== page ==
Over 90 percent of the available lands in the Greater Chaco region of the Southwest have already been leased for oil and gas extraction. Our Story documents the ongoing Indigenous-led work to protect the remaining lands that are untouched by oil and gas, as well as the health and well being of communities surrounded by these extractive industries.
Diné and Pueblo people directly impacted by oil and gas extraction in the Greater Chaco region have been organizing for generations. But rarely is this story of extraction and land defense told from their perspectives. Over the course of three years, Navajo and Pueblo grassroots leaders collaborated to tell their stories about the struggle to protect their living cultural traditions, the public health of their communities, the climate, and the integrity of this landscape (including the World Heritage Site Chaco National Historical Park) from fracking.
Our Story emerges from a long-standing collaboration between local Diné leaders in the Greater Chaco region, Pueblo organizers, and a small team of community-engaged media makers to share the story of the Indigenous-led fight to protect this sacred landscape.
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Now Return Us to Normal

At 16-years-old, Leslie Koren was struck by severe clinical depression and seemingly overnight, transformed from a socially active and healthy teenager to someone who was unable to function. Overwhelmed and leery of institutional options, Koren’s parents sent her to Oakley School, an isolated free form boarding program for “problem youth” near Park City, Utah. While she went to Oakley voluntarily, most of her fellow classmates were there against their wishes.

Twelve years after graduating from Oakley, Koren experiences a post-traumatic attack as buried memories flood to the surface. Pressing ahead to alleviate her crippling PTSD and shame about her time at a behavior modification boarding school, she starts asking questions for which there most likely will be no answers, attempting to connect the dots of her disjointed memories. Speaking with her parents, former classmates, and school staff, who all have their own varied memories, she questions how such treatment of youth could be justified, let alone within a supposedly educational setting.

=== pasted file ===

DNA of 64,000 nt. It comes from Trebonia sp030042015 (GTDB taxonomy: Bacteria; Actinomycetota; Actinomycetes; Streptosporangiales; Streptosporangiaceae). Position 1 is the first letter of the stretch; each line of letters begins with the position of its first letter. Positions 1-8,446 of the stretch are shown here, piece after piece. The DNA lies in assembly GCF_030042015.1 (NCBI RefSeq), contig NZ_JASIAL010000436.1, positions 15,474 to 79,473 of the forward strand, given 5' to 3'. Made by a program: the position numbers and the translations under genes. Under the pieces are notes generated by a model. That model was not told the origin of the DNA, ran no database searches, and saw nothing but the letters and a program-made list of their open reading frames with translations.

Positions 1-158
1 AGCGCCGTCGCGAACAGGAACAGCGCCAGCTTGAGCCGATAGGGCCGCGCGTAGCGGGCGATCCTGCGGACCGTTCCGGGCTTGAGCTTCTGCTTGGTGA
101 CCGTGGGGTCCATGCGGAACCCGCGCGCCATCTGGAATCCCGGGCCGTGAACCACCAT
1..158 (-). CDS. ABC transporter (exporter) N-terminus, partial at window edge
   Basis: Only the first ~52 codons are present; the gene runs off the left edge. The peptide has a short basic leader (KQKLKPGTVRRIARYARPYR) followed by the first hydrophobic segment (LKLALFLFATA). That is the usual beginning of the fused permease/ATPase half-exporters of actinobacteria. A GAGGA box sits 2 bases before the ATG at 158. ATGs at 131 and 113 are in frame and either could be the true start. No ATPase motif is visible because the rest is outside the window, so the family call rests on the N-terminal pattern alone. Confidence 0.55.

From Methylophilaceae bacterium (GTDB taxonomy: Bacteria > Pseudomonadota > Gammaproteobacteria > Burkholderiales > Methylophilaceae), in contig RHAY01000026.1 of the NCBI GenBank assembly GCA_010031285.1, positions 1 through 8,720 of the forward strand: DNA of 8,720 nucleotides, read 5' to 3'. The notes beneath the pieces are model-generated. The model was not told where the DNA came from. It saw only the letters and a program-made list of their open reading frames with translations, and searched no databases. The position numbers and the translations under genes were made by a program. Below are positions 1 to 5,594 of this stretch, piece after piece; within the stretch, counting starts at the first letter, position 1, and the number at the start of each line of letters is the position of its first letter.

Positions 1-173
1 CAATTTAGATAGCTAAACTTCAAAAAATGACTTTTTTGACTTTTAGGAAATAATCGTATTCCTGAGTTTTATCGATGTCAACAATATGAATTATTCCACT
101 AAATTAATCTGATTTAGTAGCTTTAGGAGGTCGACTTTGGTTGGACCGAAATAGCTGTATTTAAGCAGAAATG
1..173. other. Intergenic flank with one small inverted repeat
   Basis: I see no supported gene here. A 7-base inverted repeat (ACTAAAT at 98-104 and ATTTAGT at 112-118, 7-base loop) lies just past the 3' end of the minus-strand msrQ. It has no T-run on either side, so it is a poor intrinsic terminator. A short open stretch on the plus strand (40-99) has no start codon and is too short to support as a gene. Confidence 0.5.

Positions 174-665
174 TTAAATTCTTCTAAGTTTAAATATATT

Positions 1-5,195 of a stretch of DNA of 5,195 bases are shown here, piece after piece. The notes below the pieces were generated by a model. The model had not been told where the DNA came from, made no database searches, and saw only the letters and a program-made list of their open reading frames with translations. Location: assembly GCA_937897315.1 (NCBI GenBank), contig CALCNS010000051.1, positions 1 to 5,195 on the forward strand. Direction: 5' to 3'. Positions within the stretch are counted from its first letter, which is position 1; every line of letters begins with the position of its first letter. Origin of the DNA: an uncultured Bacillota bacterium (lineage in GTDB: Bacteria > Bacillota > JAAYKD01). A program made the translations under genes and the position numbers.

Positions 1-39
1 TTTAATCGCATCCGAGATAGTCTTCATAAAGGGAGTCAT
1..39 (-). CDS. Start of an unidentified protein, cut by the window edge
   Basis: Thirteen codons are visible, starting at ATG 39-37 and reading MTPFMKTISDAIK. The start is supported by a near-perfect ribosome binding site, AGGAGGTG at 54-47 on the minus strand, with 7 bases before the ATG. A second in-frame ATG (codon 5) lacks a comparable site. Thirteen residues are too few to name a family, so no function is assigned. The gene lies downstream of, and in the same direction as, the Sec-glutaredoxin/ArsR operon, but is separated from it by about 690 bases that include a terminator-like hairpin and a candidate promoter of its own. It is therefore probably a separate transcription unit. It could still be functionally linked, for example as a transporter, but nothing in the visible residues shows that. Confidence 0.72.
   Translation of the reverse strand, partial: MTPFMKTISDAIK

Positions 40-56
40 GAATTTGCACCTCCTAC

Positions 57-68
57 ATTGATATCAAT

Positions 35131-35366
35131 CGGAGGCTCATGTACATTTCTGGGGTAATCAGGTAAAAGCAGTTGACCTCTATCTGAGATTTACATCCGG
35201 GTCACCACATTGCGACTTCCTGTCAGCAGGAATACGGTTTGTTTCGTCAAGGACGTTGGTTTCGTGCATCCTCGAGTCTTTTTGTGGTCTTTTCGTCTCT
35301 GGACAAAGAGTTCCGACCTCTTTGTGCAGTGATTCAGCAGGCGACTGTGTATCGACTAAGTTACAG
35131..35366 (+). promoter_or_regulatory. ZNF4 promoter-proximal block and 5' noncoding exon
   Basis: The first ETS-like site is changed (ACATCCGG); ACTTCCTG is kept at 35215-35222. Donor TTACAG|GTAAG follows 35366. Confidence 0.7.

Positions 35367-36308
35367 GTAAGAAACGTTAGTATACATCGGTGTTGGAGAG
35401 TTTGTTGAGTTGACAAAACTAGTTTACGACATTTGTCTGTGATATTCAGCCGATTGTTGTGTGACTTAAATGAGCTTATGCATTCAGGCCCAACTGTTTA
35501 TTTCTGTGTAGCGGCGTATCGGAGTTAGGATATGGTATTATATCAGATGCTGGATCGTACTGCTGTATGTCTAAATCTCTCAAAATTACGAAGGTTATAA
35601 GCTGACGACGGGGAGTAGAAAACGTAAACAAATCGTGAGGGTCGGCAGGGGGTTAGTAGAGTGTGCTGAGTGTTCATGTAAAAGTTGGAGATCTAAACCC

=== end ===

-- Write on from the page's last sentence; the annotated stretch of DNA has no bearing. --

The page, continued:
Reuniting with alumni for the first time in over a decade, Koren intends to piece together their perspectives and weave them into a tapestry that communicates the difficulty of assimilating this experience into their adult lives. Through this process, like many with PTSD, she wonders if she will ever be a reliable narrator of her own story and if not, how much does that matter?

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A New Color: The Art of Being Edythe Boone

A NEW COLOR joyfully profiles the life and work of celebrated artist Edythe Boone whose colorful murals portray some of the major events of our time and illustrate the transformative power of art. Long before Black Lives Matter became a rallying cry, septuagenarian Boone embodied that truth as an accomplished artist and educator. From humble Harlem roots, the indefatigable Boone pursued her love of art and her dream of someday creating a new color – “a color that no one had ever seen before.” Filmed over five years, A NEW COLOR illuminates how the passionate, heart-felt work of one resilient woman can reverberate throughout a community and inspire both art and a more powerful chorus for justice. 

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Easy Like Water

Easy Like Water profiles a resourceful quest to fight the effects of climate change in the 8th most populous nation in the world, Bangladesh, through the power of “design for good” – a growing global movement to encourage design-driven social change as a community-based response to the challenges brought on by the new climate reality. The film also provides an in depth look at the impact of climate change in Bangladesh, a country with 160 million people in an area the size of Iowa, where water poses a relentless and growing threat to millions of people.

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The Babushkas of Chernobyl

The Babushkas of Chernobyl journeys into the Chernobyl Exclusion Zone several decades after the world’s worst nuclear disaster in April 1986. The tightly regulated 1000 square mile Dead Zone remains one of the most radioactively contaminated places on Earth, complete with military border guards. Surprisingly, a defiant, spirited group of elderly women scratches out an existence in this lethal landscape. The resilient babushkas are the last survivors of a small community who refused to leave their ancestral homes after the Chernobyl disaster. The film follows the women for over a year, capturing their unusual lives in the Dead Zone, as well as other extraordinary scenes — from radiation spikes just a few feet from the nuclear reactor, to a group of thrill-seekers called “Stalkers” who sneak into the Zone illegally to pursue post-apocalyptic video game-inspired fantasies.

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Bipolarized: Rethinking Mental Illness